That’s a loss in the derby for the first time in 12 years. That’s a home loss in the derby for the first time in 22 years. That’s a fourth consecutive home defeat for the first time in 98 years. We’re clearly not going to win the league. There’s a significant chance that we’ll miss the Champions League next season, which will absolutely destroy any recruitment plans that the club had for this summer, in addition to creating an enormous revenue shortfall, since Europa pays much less than the CL does and our kit deal with Nike is based on raw sales, as opposed to money up front, and sales will slow significantly if Liverpool is not the Liverpool people have been expecting for the previous three seasons. And this squad definitely is not that.
When the club basically passed on the 2019 summer window, there was some criticism for not “strengthening” the team. Of course, the solid counter-argument was: “Strengthen where?” We had a side that put up 97 points in the Premier League and won another European Cup. There wasn’t much improvement to be done. But Alex Ferguson, right bastard that he is (on top of being one of the catalysts for ManU’s emergence in the 90s) was right about more than one thing: Sometimes squads need to be shaken up. I don’t think it’s a question of complacency. I think it’s more a question of freshening the game, so that new ideas and genuine excitement occurs on the pitch as the ball moves around. We did some of that this past summer with Thiago Alcântara and Diogo Jota. We then lost Thiago to today’s opponents for two months and have lost Jota for more than that. And there is the question about the “freshening up” thing.
One could easily argue that we’ve been playing with basically the same squad for over three years now, which is an inordinately long stretch of time for a team to not change. Witness the pitfalls that Barcelona has encountered after deciding that their icon and his supporting cast could jointly drift into their 30s with no effect on the team’s performance. But this season has been different because, for most of it, we haven’t actually had the same squad. That was our 18th centerback combination of the season, just in PL play. The longest stretch any two of our CBs has played together is 2.5 games. All three senior CBs are out for the year. The two senior midfielders drafted in to play one or both CB roles are now out with injury, as well. You could easily point the finger at that phenomenon and say: “That’s why Liverpool aren’t winning games.” But it’s not just that.
It was pretty clear to Jürgen Klopp even when we were walking the league last season that, at some point, there needed to be a change in our offensive approach. That’s why Thiago and Jota were bought in a window that FSG kept saying wasn’t intended to be for major moves because of the huge revenue loss from an empty Anfield, an earlier-than-expected exit from the CL, and the required rebate to broadcasters for the interruption to the season. But it had become obvious that far too many of our opponents were simply going to sit deep, spread wide, and wait the game out and we were going to have trouble if asked to pick a lock in every match. That has manifested itself profoundly in the past two months, as Liverpool haven’t scored a goal at Anfield since December 27 against West Brom; 5 straight matches and most of that one, since that one goal from Sadio Mané came in the 12th minute. A casual glance would say that something is direly wrong with the way we play the game.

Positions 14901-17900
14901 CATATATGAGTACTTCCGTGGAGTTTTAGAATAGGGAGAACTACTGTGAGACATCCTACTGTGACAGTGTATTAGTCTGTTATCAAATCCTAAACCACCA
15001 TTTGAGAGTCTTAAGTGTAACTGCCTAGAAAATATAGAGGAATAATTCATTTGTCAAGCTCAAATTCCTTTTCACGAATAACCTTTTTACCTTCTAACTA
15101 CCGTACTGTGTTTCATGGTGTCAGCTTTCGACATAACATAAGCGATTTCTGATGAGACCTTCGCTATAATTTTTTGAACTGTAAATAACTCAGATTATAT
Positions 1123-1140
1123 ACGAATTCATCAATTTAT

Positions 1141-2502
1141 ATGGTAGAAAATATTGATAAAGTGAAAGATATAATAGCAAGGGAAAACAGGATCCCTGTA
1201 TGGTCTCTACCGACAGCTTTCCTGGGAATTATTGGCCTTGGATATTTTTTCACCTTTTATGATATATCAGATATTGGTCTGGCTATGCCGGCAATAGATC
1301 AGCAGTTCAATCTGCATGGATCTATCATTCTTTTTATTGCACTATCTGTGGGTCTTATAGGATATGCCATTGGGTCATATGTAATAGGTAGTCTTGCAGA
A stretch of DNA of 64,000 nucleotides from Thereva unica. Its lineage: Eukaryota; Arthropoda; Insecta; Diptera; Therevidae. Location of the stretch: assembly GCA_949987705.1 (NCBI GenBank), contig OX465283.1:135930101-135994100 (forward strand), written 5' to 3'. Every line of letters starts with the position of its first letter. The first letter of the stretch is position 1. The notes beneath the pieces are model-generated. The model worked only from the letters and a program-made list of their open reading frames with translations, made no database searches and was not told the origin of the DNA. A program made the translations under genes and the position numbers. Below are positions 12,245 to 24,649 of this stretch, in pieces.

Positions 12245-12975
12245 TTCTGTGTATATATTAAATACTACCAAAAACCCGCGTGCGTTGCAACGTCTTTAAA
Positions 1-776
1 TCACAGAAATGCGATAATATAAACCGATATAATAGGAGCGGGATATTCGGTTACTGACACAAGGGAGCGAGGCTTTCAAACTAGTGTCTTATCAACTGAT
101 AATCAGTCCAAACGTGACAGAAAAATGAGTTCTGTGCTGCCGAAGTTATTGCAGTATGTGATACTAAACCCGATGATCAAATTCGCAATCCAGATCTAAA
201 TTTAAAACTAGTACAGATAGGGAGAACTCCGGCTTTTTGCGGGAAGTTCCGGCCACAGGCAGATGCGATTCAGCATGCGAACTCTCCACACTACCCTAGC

And yet, we have the PL’s top goal scorer and are third in goals in the league with 45, four behind Manchester City and five behind Manchester United. But when we have to score- when the game depends on one of our brilliant forwards getting behind that parked bus and putting the game away over multiple opponents whom, on paper, we simply outmatch -we can’t. Part of the problem, of course, is that two of the midfielders we’ve depended upon to get the ball into those forwards have been the farthest players from the opposing goal. So, yes, the squad may need more of a shakeup in true, Fergie style. But, no, this is not the same squad calcifying from too many games together. In the end, that leaves one with not much to say because asking questions without answers or at least an idea about the answers doesn’t do anyone any good. This is a modern version of a genuine crisis, in terms of what we expect this club to be and what it has been for the past three seasons. But there’s nothing to do about it except trust in the manager and the players who got us here in the first place and hope for something to change. These are our people and this is our club and there have been darker days than this in this century alone. YNWA.